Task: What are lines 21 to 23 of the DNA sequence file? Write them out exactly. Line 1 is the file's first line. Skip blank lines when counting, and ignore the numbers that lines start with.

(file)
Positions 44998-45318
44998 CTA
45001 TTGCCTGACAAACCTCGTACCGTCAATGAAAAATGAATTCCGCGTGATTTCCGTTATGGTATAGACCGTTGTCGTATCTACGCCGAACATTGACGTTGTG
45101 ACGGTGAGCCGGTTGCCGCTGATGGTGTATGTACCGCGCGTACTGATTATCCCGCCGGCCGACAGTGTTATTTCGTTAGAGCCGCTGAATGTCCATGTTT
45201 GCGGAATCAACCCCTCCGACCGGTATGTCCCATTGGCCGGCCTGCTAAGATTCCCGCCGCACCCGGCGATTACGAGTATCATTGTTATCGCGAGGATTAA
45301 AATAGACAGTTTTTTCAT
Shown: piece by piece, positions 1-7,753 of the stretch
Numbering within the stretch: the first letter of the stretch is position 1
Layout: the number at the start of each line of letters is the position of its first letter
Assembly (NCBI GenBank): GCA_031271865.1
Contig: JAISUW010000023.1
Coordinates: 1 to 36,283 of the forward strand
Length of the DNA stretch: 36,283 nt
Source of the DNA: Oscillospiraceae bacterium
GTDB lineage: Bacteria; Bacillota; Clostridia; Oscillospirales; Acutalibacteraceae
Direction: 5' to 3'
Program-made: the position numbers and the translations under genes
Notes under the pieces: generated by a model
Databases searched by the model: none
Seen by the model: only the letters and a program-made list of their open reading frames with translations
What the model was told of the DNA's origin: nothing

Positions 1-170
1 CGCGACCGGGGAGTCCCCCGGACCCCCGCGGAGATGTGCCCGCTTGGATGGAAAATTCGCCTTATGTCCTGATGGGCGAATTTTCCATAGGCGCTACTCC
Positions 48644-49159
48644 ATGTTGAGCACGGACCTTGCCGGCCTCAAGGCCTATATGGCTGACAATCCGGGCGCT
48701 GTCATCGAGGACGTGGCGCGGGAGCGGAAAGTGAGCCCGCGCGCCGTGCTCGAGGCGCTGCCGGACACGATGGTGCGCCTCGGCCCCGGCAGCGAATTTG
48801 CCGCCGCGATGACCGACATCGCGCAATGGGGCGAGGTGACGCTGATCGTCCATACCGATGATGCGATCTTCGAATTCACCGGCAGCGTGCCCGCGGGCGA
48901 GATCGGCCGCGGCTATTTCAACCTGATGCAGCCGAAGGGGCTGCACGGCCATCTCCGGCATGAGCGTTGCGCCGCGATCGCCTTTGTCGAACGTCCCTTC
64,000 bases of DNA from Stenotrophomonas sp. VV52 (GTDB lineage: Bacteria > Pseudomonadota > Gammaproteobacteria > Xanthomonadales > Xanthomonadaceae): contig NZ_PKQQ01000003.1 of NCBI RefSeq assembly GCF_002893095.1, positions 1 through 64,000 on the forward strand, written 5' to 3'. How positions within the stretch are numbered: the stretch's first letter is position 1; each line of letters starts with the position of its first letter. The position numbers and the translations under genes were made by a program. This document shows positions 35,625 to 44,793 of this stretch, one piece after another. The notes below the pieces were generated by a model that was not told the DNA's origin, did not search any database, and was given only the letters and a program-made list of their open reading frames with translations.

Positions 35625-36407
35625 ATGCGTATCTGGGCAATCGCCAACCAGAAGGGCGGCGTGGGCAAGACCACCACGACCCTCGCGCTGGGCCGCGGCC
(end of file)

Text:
What the model was told of the DNA's origin: nothing

Positions 1-170
1 CGCGACCGGGGAGTCCCCCGGACCCCCGCGGAGATGTGCCCGCTTGGATGGAAAATTCGCCTTATGTCCTGATGGGCGAATTTTCCATAGGCGCTACTCC